N. Delridge Neighborhood Council: Problem properties; park; more

Notes from this week’s North Delridge Neighborhood Council meeting: Hours after the meeting, NDNC co-chair Mike Dady sent around photos including the one above, as a hopeful note looking ahead to this afternoon’s tour of Delridge-area problem properties: That was the scene exactly three years ago, he noted, right across the street from what is currently the temporary home of Chief Sealth High School. Dady recalled spending months trying to get the property’s previous owner to clean it up; finally it was sold, and the new owner quickly moved to get rid of the blight and move toward the development that’s now gone up on the site. This afternoon at 2:30, starting from Delridge Uptown Espresso, Dady will lead a tour of current problem properties, expected to include two city councilmembers and two city department heads (you’re invited too!). As he said at Wednesday night’s NDNC meeting, he isn’t just looking for something to be done about these specific sites – he’s hoping city leaders can be convinced to take action to toughen the laws regarding vacant properties, citywide. “They’re causing a lot of grief,” he said. “It doesn’t need to be this way … We have a chance to get something done.” That discussion started Wednesday night’s meeting, but other big items were on the agenda, including a major change for the playground project North Delridge residents have been involved with — read on:

Another major headline during the meeting at Delridge Library came from Betsy Hoffmeister, who has been working for more than a year on a proposal to revamp the playground at Cottage Grove Park — first, to add equipment for a “tot lot”; then, to look at repurposing what’s already there. Cost has proven prohibitive for the all-volunteer effort she’s led – just when they seemed to be making headway, repeatedly, they’d find out that what they wanted to do, however modest, carried an immense price tag.

But she told of a new effort to which she is proposing throwing the money and volunteer pledges gathered so far: She says there’s a new proposal to revitalize the aged playground at Delridge Community Center, and that, she said, would benefit “thousands of children including the community center’s preschool and afterschool programs, summer camp, wading pool, and the walking area (in surrounding neighborhoods.”

She said this plan will be a go or a no-go by April 30th (we have a message out to community-center leadership in hopes of finding out more for a followup story) and if it doesn’t fly, “we’ll go back to Cottage Grove and start over.” The group voted to support Hoffmeister’s proposal.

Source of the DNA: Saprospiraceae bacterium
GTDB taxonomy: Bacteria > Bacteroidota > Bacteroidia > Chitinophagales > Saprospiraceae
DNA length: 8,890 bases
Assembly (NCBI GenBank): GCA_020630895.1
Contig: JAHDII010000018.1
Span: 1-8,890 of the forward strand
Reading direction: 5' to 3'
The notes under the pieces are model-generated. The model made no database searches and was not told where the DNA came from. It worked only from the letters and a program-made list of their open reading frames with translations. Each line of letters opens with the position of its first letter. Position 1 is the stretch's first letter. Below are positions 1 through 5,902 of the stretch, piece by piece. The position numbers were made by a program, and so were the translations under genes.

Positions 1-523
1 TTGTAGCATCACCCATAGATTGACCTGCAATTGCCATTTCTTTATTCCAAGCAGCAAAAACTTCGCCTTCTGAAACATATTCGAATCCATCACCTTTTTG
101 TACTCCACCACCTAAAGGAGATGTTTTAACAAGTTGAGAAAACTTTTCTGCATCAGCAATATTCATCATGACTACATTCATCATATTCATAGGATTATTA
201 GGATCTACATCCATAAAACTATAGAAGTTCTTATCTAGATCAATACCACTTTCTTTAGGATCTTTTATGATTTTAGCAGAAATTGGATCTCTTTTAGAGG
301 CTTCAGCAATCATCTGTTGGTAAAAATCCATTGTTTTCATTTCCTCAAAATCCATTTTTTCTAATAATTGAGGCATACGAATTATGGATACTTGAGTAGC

NDNC co-chair Jay Mirro talked about the Brandon Street Natural Area, where he and other volunteers planted 500 native plants during the last two work parties, and are hoping to “get a few hundred more native plants in the ground” during the next work party, 10 am-2 pm April 18th. “It’s also Earth Day, so if you’re going to volunteer, this is the month and weekend to do it,” Mirro said.

A week after that, it’s NDNC’s next Adopt-a-Street – everybody is welcome, meet at the community center at 10 am; you can help for any amount of time you can spare – once again the Chief Sealth PTSA will be cleaning Delridge from Brandon to Orchard on the same day. Refreshments are expected, and vest and grabber will be provided.

One other item on the agenda is making the rounds of other community groups too – voting which potential Neighborhood Street Fund projects to support, as the next stage in a long process that is required before these types of proposals get funding from the city.

The group voted to support five projects on the list of 14 presented for consideration, not all of which were in their jurisdiction — trash cleanup along 28th/30th/Yancy, traffic calming near 26th and Genesee, traffic calming on 26th between Alaska and Edmunds, and a traffic circle in South Delridge, on Henderson.

The North Delridge Neighborhood Council meets the first Wednesday of each month, 6:30 pm, Delridge Library. Don’t forget – today’s problem-properties tour starts from Delridge Uptown Espresso at Delridge/Andover, 2:30 pm.

1 Reply to "N. Delridge Neighborhood Council: Problem properties; park; more"

  • jsv888 April 3, 2009 (12:01 pm)

    The problem properties aren’t always the old and run-down. On my street, the problem properties are the ones left half-built by bankrupt developers. They incite vandalism and crime (stolen copper plumbing etc.) Anyone know what’s to be done? Can we contact the developer and insist they do something?

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